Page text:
Wednesday, September 30, 2020

The Eternal Passion: Nicholas A. Basbanes and the Making of A Gentle Madness. A Video Tour

 


Pandemic or not, there is still room for celebration.  Currently on view by appointment is the exhibition at the Cushing Library at Texas A&M University, “The Eternal Passion: Nicholas A Basbanes and the Making of A Gentle Madness.”  The exhibition was originally planned for a March launch but delayed by the Pandemic.  A much-anticipated opening day event featuring Nick Basbanes himself had to be cancelled.  Nonetheless, curator Kevin O’Sullivan was determined to keep the exhibition available.  The exhibition was rescheduled and is now running from Aug. 3rd – Nov. 30, 2020.

This is the twenty-fifth anniversary of the publication of A Gentle Madness: Bibliophiles, Bibliomanes, and the Eternal Passion for Books.  Basbanes’ work on bibliophiles and book collecting is now considered a classic.  But it almost didn’t get published.  O’Sullivan does a magnificent job selecting material from the Basbanes archive at the Cushing and other sources to present a well-rounded look at the making of A Gentle Madness.   He also highlights Basbanes’ career generally with material about his later publications.

I contributed a number of items to the exhibition.  I was also scheduled to speak at the opening event.  So, the cancellation affected me personally.  When the exhibition reopened, I arranged a tour for myself and wife Nicole with Kevin O’Sullivan.  Also present were Francesca Marini and Beth Kilmarx of the Cushing Library.  Nicole videoed the tour.  It is not a professional production, but she captures Kevin’s talk and our banter, along with a detailed look at the material on display.  May this serve as an imperfect but entertaining record of an exhibition that faced unprecedented challenges.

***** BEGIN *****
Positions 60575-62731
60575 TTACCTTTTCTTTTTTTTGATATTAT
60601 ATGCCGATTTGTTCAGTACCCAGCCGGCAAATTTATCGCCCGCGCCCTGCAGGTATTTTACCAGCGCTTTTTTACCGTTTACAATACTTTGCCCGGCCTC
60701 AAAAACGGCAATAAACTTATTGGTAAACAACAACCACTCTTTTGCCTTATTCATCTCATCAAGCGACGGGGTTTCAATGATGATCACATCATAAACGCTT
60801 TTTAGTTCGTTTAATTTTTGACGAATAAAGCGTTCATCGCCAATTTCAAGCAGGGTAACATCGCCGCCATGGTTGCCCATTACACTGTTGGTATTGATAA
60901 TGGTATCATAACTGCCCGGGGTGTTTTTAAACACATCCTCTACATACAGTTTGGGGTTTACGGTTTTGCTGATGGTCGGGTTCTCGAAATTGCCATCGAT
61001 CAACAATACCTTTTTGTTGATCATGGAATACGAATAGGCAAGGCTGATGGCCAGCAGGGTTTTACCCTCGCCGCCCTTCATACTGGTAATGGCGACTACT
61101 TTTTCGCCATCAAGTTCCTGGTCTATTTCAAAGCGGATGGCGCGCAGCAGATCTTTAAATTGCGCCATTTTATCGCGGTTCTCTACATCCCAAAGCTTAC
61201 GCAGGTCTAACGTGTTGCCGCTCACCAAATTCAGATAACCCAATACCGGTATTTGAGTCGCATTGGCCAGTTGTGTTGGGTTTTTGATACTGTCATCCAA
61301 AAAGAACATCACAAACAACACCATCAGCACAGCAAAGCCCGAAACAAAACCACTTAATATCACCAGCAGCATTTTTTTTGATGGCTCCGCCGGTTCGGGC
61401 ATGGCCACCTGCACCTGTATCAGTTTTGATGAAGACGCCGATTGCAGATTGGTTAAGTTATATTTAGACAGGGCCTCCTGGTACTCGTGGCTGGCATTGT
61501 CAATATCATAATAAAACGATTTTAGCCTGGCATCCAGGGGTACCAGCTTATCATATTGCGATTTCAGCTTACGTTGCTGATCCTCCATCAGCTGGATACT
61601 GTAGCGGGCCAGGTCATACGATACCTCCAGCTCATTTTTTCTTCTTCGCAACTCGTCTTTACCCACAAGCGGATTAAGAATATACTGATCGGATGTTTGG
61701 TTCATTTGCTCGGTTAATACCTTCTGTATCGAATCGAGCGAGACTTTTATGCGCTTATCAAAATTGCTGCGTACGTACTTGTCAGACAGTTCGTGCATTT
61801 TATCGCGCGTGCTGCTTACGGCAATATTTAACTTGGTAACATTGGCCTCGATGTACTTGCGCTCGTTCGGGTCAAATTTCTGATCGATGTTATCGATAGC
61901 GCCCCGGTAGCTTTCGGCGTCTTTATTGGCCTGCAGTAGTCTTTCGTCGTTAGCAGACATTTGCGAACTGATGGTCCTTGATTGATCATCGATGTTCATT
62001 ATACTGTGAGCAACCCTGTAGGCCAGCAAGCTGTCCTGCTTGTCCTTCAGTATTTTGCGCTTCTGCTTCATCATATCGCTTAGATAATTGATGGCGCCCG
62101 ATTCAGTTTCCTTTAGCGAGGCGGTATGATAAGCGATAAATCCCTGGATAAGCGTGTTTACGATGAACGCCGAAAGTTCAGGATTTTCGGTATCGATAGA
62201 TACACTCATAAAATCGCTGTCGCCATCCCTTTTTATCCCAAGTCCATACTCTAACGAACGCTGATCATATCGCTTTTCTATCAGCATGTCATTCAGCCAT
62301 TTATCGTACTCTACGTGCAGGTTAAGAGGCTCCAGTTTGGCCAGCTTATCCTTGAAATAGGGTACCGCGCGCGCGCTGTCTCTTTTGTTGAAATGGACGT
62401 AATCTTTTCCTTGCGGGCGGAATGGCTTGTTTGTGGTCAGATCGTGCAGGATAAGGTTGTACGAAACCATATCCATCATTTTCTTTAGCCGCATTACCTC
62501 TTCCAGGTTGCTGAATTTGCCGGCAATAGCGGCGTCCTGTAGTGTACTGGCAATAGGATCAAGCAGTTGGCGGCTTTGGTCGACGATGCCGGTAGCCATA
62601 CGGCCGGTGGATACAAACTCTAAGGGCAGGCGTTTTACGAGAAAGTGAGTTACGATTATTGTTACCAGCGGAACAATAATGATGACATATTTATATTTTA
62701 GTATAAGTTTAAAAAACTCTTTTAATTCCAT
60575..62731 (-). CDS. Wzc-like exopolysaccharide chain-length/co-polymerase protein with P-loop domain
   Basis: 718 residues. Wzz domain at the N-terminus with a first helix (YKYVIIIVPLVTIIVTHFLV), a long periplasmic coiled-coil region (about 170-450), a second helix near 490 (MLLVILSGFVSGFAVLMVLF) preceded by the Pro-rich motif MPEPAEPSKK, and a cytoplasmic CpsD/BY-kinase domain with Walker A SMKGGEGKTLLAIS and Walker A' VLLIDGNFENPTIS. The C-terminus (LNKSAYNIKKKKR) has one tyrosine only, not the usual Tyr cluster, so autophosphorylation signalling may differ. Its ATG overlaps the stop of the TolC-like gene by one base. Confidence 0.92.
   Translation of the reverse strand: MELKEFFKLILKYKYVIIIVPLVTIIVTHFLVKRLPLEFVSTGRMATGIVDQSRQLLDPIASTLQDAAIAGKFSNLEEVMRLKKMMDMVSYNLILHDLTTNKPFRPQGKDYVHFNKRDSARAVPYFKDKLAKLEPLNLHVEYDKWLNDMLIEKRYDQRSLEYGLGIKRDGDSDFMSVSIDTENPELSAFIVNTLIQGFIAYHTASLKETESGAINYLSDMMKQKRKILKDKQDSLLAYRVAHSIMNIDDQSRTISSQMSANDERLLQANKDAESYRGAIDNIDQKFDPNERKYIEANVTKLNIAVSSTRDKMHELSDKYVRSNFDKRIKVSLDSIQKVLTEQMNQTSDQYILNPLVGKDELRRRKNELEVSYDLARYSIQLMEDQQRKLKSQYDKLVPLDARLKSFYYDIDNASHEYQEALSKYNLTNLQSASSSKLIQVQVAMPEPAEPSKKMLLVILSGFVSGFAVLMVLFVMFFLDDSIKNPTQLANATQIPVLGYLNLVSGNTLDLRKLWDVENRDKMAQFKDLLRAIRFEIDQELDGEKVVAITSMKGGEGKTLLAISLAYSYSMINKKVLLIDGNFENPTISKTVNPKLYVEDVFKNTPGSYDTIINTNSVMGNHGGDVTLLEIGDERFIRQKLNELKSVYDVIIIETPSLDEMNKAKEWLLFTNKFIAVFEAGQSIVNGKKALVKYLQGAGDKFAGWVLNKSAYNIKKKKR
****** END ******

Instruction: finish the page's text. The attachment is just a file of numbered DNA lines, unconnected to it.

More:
Link to video:

Basbanes Exhibition. Cushing Library. Sept. 2020. Kurt & Nicole Zimmerman with Kevin O'Sullivan

Here are details about the exhibition and how to see it in person.

Basbanes Exhibition Information

Sunday, May 24, 2020

A Book I Shouldn't Have Had Yet

Dr. Herbert M. Evans, 1882-1971

The book’s the thing, but sometimes it is more than that.  An acquisition can leave a deep impression or even a scar.  And when you hold the book, you feel life, or death. 
            It is the third month of the 2020 Pandemic, and maybe I have spent too much time with my books.  (Can there be such a problem?).  But the world is not as it should be, and every venture out brings an awkward tension between masked and maskless.  And so it is with this story: excitement and incredulity tempered with fear.  We begin with two doctors and end with a third, all notable book collectors.
            The book is the rare, privately printed catalogue Medical Library Belonging to Herbert M. Evans (Berkeley: 1931).  The bookseller description records 202 mimeographed sheets with additions and deletions using pasted slips, as well as a few scattered holograph corrections.  It is a quarto bound in blue cloth; the paper spine label reads “Evans Library of Medical Classics 1932.”  The pastedown has Evans’ bookplate and the front free endpaper the following inscription, “To my friend Elmer Belt, Herbert M. Evans, Berkeley, March 14, 1936” with Belt’s bookplate below.

Sunday, March 8, 2020

In the Midst of It: A Book Hunter Down the Cataloging Rabbit Hole



The story begins with a drowning, includes a fratricide, a sensational trial, and has no ending yet.  But let us start anyhow.
Prominent book collector C. Fiske Harris and his wife are both recovering from illness in 1881.  They decide to take a recuperative canoe ride with their servant Hedges on Moosehead Lake in Maine.  The canoe capsizes in rough water “and for a time the Harrises clung to the craft.  Hedges heard Mrs. Harris say, ‘If Mr. Harris goes, I will go also.’  She succumbed first, however, and Harris followed her.”  Thus quoted from Roger Stoddard’s authoritative essay, “C. Fiske Harris, Collector of American Poetry and Plays” (1963). 
            This abrupt and tragic demise of a notable collector is not yet on my mind as I prowl the aisles of the recent ABAA Book Show in Pasadena, California.  I am nearing the end of my Saturday all-day scout, my eyes strained and the need for food urgent.  Serendipity comes into play as I browse the booth of Holly Segar and Jeffrey Rovenpor of Caroliniana Books, Aiken, South Carolina.